NN IP: Trading volatility - How we benefit from changing market conditions
Investors can insure their financial portfolios by buying derivative products such as options. An option price is usually quoted in terms of implied volatility, which can be understood as the amount of future market volatility that would justify the option price. Historically, implied volatility was often higher than the subsequently realized volatility. This volatility related premium compensates the seller for the associated tail risk.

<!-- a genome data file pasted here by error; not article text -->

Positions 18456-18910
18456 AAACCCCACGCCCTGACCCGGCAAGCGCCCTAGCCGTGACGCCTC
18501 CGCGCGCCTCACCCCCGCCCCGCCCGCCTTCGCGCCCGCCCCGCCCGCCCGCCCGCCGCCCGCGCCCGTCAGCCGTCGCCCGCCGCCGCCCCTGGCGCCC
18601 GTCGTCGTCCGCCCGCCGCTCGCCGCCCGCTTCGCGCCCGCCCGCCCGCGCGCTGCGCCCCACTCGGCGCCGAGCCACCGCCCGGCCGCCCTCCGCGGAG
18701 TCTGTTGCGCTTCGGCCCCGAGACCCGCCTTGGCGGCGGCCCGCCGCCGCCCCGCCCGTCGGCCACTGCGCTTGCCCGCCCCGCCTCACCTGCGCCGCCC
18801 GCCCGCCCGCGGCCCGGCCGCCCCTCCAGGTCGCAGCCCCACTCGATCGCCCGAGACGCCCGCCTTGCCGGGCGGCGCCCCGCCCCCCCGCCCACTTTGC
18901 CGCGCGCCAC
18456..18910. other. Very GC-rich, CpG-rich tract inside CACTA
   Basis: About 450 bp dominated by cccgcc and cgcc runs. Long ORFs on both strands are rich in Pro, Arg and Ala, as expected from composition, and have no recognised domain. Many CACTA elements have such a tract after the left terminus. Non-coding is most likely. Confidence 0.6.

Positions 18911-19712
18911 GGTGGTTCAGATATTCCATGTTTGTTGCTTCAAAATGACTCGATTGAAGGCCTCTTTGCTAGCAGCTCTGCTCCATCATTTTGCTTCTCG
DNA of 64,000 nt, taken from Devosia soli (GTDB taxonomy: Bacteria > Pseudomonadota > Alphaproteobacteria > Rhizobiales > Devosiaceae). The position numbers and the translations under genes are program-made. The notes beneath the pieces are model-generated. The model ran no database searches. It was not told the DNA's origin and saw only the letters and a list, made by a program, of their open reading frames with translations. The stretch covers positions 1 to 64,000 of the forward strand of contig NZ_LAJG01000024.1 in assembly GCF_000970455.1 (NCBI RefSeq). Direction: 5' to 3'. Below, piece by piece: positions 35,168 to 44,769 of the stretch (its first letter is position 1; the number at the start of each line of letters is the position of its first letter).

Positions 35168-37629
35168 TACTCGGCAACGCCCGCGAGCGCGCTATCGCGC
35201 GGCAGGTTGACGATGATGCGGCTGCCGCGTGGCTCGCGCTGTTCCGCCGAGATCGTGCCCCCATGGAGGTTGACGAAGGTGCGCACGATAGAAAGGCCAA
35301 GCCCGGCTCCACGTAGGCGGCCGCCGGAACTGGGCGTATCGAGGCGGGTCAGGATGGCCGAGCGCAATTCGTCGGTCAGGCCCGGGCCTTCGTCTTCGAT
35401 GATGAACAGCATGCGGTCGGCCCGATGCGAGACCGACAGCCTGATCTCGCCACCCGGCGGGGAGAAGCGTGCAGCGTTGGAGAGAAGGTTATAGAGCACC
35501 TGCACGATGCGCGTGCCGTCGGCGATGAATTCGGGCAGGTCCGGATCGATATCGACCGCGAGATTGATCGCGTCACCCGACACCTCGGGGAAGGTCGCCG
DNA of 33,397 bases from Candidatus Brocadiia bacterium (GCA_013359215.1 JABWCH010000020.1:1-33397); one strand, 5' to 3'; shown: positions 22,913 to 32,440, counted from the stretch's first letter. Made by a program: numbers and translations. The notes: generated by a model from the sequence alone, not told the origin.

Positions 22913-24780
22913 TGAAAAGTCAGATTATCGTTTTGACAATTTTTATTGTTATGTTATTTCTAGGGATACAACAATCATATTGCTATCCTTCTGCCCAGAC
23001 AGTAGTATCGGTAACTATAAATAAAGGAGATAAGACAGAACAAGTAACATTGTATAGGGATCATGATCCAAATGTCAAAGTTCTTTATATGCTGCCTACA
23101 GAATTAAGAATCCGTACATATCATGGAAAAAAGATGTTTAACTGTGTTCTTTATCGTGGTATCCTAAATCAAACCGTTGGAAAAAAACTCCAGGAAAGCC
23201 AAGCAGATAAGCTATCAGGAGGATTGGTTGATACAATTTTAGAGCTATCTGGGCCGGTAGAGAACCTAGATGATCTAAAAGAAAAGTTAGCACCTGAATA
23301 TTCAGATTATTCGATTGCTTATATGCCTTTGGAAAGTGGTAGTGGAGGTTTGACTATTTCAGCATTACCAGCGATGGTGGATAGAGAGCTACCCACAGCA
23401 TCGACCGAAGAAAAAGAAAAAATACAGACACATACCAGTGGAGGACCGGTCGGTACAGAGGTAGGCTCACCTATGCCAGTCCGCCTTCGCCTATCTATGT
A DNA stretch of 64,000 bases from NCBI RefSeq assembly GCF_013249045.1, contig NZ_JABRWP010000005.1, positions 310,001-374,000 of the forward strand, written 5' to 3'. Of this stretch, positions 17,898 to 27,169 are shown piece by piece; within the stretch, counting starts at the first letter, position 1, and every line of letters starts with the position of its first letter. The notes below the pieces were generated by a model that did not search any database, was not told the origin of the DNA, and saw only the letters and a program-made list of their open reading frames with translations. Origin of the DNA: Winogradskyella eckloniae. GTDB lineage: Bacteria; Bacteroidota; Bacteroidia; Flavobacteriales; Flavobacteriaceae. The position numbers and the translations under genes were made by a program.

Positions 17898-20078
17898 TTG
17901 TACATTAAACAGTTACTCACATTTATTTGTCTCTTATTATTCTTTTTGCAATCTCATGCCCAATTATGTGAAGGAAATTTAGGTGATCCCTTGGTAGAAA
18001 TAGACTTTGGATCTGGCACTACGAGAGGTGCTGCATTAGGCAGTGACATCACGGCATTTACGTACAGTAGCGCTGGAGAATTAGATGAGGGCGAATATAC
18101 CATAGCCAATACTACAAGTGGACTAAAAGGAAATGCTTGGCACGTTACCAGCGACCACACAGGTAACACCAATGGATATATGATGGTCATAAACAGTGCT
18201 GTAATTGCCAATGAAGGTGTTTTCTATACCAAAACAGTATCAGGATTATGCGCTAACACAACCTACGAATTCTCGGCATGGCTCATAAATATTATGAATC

However, constantly changing market environments mean that the premiums paid for options also change with time. Therefore, situations can occur where selling options is not attractive and a long option position could even provide cheap insurance against outsized market moves.
In this paper we consider the traditional factors momentum, value and carry, and explore whether factor-based strategies can benefit from changing volatility premiums in the VIX, a major volatility index that aggregates option prices on the S&P 500 index.
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